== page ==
In other areas (like the county where I live), few if any employees understand why conservation is important or how to do it, which makes it hard for landowners to find the right programs. Organic farmers are often at a disadvantage as few NRCS agents know enough about how to farm organically to make recommendations.

“I sat down with my NRCS officer and talked with him about the programs… we just emailed each other…but he’s never been out to the farm….then, that cornfield yielded 20 bushels less than the cornfield across the street that didn’t have a cover crop. So can you explain to me why that happened? [No] he is not arriving to have the conversation…But, you know, it’s like, this guy’s responsible for like four counties or something. And I think I’m probably the only organic farmer that he works with.”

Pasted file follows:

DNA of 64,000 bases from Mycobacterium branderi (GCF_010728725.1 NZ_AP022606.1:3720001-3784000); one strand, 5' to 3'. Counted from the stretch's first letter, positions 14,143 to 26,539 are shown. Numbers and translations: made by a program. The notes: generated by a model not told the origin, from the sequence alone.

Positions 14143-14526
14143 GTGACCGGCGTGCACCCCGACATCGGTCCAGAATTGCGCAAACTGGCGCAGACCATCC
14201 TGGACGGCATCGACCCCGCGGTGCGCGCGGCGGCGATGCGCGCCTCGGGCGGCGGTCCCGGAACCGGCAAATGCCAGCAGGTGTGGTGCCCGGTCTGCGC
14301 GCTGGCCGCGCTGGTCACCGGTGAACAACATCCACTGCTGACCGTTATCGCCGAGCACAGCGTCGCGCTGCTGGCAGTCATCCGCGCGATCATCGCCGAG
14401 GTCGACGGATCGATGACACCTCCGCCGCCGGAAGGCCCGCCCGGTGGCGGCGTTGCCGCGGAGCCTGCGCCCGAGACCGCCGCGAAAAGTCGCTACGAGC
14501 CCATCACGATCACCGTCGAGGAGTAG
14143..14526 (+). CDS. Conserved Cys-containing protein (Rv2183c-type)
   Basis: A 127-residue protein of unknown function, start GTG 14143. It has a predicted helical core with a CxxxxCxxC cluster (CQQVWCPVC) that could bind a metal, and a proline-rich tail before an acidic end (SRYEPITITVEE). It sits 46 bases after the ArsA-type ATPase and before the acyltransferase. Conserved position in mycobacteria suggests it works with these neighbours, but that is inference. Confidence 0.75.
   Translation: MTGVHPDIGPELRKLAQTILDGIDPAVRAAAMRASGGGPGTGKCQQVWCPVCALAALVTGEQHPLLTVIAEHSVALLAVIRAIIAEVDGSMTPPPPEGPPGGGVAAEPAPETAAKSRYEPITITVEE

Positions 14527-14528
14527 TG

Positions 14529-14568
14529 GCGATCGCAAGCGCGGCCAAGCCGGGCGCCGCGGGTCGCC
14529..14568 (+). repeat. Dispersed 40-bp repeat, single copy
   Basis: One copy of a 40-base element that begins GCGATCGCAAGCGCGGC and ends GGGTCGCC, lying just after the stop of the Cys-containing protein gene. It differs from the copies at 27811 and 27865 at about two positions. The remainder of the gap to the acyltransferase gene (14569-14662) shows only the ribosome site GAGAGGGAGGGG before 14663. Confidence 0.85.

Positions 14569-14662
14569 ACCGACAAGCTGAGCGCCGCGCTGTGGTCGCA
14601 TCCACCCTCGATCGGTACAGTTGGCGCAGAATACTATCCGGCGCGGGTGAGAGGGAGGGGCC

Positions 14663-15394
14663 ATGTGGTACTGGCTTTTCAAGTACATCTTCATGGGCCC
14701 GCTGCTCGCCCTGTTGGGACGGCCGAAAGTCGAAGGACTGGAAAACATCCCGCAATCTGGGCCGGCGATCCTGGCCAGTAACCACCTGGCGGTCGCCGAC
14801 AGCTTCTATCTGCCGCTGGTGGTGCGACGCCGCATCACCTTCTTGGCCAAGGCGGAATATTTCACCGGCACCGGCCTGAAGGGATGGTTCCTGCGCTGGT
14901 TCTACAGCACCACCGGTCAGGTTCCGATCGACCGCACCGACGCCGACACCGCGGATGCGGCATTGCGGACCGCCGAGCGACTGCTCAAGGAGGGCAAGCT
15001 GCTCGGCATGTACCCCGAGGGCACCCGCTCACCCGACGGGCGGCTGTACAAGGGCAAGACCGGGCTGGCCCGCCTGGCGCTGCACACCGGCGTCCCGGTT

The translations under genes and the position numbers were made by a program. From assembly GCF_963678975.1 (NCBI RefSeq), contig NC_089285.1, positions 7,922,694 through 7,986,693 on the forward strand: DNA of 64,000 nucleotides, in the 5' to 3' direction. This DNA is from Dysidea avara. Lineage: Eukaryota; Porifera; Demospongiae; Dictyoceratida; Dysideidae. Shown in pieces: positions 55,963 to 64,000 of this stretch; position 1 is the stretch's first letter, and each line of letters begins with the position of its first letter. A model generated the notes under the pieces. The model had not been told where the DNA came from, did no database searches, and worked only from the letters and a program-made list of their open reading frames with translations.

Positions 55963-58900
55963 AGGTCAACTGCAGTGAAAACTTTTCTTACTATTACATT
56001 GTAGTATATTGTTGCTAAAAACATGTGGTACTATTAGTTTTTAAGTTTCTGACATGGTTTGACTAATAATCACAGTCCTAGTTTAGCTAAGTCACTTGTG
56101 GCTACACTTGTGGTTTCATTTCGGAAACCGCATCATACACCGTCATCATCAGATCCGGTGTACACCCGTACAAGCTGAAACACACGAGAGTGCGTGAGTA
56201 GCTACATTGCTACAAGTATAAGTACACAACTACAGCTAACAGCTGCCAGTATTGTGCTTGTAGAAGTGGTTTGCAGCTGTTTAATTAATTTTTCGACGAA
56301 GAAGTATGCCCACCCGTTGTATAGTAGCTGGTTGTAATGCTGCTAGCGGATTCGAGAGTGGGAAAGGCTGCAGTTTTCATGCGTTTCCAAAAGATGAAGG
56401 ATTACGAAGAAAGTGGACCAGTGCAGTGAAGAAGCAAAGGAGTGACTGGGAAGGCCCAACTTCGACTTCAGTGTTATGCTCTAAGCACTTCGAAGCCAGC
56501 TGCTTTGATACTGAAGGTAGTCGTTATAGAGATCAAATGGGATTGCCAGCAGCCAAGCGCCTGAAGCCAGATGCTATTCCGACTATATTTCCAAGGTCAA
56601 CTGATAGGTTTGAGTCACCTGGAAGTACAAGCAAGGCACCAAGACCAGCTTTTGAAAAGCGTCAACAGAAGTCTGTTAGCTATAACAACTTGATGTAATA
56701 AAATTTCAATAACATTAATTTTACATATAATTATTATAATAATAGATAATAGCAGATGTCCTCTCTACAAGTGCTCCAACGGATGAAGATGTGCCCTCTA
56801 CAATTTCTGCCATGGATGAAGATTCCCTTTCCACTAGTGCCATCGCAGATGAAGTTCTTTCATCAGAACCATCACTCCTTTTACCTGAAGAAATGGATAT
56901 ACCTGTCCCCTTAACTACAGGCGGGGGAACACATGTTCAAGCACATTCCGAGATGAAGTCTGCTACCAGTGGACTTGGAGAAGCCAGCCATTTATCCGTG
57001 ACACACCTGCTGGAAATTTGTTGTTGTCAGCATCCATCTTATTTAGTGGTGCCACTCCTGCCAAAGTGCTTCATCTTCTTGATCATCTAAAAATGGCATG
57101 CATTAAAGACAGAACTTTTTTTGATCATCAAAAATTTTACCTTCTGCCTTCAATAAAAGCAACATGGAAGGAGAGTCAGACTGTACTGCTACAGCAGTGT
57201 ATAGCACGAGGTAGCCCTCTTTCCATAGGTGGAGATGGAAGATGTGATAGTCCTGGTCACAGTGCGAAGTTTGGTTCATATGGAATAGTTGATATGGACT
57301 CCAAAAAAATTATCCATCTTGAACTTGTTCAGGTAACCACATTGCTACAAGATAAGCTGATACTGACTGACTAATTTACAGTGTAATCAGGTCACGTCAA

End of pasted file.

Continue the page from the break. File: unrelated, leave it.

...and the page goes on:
CLL members generally agree that “carrots” that pay farmers for using cover crops or planting trees or prairie are wonderful ways to help keep costs in check and make projects more doable. But disincentivizing bad practices that create erosion, pollute streams or destroy habitat by excluding offending farmers from crop insurance and other programs could also be a powerful tool in moving agriculture in the right direction.

Just as important though, is the desperate need to fully fund the offices responsible for translating policy in Washington DC to results on the farm. Adequate staffing (often held up by cumbersome hiring processes) and training would have a huge impact on conservation in the next Farm Bill.

[I want to note here that Department of Ag Secretary Vilsack recently announced that many conservation programs will be offered through service providers, which I don’t think excuses our agencies from building up the improved capacity to be able to provide their own programs to the public.]

Thank you Climate Land Leaders for your insight and for taking the time to talk with me. These interviews helped shape my thoughts on the upcoming Farm Bill (and filled my need for human contact).

Read the Climate Land Leaders Farm Bill Platform here.